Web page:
#### vijayramakrishnan

1. Homework Statement
cos(θ)^x+sin(θ)^x=1
find the number of real values of x satisfying this equation

2. Homework Equations
none

3. The Attempt at a Solution
the answer given is 1 which is 2.which is obvious but i don't know how to prove that it is the only solution available

Last edited by a moderator:
Related Precalculus Mathematics Homework Help News on Phys.org

#### Nathanael

Homework Helper
but i don't know how to prove that it is the only solution available
You want to prove there is no x, other than 2, which gives equality for all values of θ.

Choose any particular θ and show that the only x-value for that particular θ which gives equality is x=2 (that would prove it, right?)

What particular value of θ might it be easy to show this for?

#### vijayramakrishnan

You want to prove there is no x, other than 2, which gives equality for all values of θ.

Choose any particular θ and show that the only x-value for that particular θ which gives equality is x=2 (that would prove it, right?)

What particular value of θ might it be easy to show this for?
thank you for replying sir,i want to prove that 2 is the only solution possible.

#### Nathanael

Homework Helper
thank you for replying sir,i want to prove that 2 is the only solution possible.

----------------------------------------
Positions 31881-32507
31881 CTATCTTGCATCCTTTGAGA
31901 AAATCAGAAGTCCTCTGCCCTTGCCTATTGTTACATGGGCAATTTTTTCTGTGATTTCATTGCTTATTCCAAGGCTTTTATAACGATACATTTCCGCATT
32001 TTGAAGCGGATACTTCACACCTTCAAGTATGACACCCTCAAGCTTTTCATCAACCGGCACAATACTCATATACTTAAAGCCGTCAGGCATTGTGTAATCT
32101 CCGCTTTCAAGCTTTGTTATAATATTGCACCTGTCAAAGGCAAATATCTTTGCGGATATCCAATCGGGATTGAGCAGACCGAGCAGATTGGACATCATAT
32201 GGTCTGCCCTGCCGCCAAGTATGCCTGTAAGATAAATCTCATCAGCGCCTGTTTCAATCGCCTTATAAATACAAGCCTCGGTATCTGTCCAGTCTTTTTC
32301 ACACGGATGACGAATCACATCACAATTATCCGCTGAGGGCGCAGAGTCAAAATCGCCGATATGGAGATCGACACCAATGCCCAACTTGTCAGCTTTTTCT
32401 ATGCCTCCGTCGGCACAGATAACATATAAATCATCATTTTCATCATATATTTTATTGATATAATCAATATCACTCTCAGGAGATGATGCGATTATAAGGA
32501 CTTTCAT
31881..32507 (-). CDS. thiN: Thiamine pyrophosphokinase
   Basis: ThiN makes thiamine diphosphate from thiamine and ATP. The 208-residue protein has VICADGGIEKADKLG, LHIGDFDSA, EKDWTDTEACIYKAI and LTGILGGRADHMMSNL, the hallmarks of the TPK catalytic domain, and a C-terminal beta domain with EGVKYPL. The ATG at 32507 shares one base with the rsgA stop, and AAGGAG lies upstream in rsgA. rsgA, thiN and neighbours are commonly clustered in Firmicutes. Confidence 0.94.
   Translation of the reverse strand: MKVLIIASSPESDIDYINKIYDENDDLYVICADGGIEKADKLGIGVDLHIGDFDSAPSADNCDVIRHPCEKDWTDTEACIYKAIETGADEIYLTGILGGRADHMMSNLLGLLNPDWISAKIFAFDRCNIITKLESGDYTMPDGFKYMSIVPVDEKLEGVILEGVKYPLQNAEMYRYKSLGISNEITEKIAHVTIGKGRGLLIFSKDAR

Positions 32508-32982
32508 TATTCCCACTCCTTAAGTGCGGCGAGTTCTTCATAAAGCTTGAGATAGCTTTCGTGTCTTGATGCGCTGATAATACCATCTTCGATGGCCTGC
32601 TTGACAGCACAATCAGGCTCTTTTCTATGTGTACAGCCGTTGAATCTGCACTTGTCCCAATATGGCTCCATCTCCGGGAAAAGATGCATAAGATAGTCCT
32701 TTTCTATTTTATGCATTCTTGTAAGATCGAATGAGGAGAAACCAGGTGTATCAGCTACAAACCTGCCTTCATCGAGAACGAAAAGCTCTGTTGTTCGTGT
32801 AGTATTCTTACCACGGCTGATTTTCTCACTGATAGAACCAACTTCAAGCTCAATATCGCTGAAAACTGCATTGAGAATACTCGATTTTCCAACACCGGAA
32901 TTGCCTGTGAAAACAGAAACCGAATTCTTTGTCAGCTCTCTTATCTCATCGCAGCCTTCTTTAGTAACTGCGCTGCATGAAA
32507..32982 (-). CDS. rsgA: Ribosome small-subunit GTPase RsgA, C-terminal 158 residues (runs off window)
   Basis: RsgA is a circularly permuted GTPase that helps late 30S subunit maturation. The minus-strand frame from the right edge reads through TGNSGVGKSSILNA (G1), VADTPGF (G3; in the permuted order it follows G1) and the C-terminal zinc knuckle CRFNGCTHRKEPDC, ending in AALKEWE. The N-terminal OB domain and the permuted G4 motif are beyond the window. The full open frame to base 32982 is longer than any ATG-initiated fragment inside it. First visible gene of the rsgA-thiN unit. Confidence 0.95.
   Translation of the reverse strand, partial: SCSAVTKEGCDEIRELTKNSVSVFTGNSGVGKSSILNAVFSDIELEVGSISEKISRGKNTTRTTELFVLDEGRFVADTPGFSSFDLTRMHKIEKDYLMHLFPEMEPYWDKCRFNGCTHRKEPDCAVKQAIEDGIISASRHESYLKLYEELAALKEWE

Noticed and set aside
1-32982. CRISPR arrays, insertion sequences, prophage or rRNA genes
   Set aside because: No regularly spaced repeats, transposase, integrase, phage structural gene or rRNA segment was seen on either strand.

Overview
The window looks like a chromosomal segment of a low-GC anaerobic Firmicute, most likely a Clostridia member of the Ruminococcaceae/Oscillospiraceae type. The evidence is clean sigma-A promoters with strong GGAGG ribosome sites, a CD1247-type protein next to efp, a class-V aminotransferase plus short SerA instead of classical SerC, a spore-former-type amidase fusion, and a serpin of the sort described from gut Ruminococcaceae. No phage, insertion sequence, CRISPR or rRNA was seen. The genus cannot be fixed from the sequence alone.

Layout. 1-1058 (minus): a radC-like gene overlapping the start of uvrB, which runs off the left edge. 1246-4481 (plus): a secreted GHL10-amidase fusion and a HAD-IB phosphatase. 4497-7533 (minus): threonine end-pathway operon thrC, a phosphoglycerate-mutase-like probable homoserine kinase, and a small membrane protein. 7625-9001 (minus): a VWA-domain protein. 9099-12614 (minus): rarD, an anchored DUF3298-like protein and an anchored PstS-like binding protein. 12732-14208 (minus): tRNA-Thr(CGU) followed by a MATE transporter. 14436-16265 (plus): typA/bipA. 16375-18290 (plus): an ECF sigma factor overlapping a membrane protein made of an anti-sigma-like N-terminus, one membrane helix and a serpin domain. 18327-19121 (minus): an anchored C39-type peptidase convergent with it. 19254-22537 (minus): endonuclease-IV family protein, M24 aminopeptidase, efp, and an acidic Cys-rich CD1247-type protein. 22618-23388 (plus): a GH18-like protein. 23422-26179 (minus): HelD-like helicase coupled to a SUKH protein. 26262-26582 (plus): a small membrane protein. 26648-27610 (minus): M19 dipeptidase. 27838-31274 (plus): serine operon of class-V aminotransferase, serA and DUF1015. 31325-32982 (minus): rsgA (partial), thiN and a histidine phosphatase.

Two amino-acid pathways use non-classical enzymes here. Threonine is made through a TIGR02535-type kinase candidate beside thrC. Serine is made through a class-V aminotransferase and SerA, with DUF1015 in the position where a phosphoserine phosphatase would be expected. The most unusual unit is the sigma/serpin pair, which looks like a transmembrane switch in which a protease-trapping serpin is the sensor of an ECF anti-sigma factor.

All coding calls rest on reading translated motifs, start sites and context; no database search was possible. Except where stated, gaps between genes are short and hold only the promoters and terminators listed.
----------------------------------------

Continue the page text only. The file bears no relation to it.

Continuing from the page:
When you say "the only solution possible," what you really mean is, "the only solution possible for all values of θ" right?

If you were to choose a particular value of θ and prove that 2 is the only solution for that θ, then that would prove what you want, because if x is not 2 then x does not solve it for that particular θ you chose.
This means you only have to prove it for any single value of θ. Do you agree?

I didn't want to hint at it too much, but if you choose the θ such that cosθ=sinθ then you can factor together the exponent x and complete the proof.

#### vijayramakrishnan

When you say "the only solution possible," what you really mean is, "the only solution possible for all values of θ" right?

If you were to choose a particular value of θ and prove that 2 is the only solution for that θ, then that would prove what you want, because if x is not 2 then x does not solve it for that particular θ you chose.
This means you only have to prove it for any single value of θ. Do you agree?

I didn't want to hint at it too much, but if you choose the θ such that cosθ=sinθ then you can factor together the exponent x and complete the proof.
thank you sir, from there i will try on my own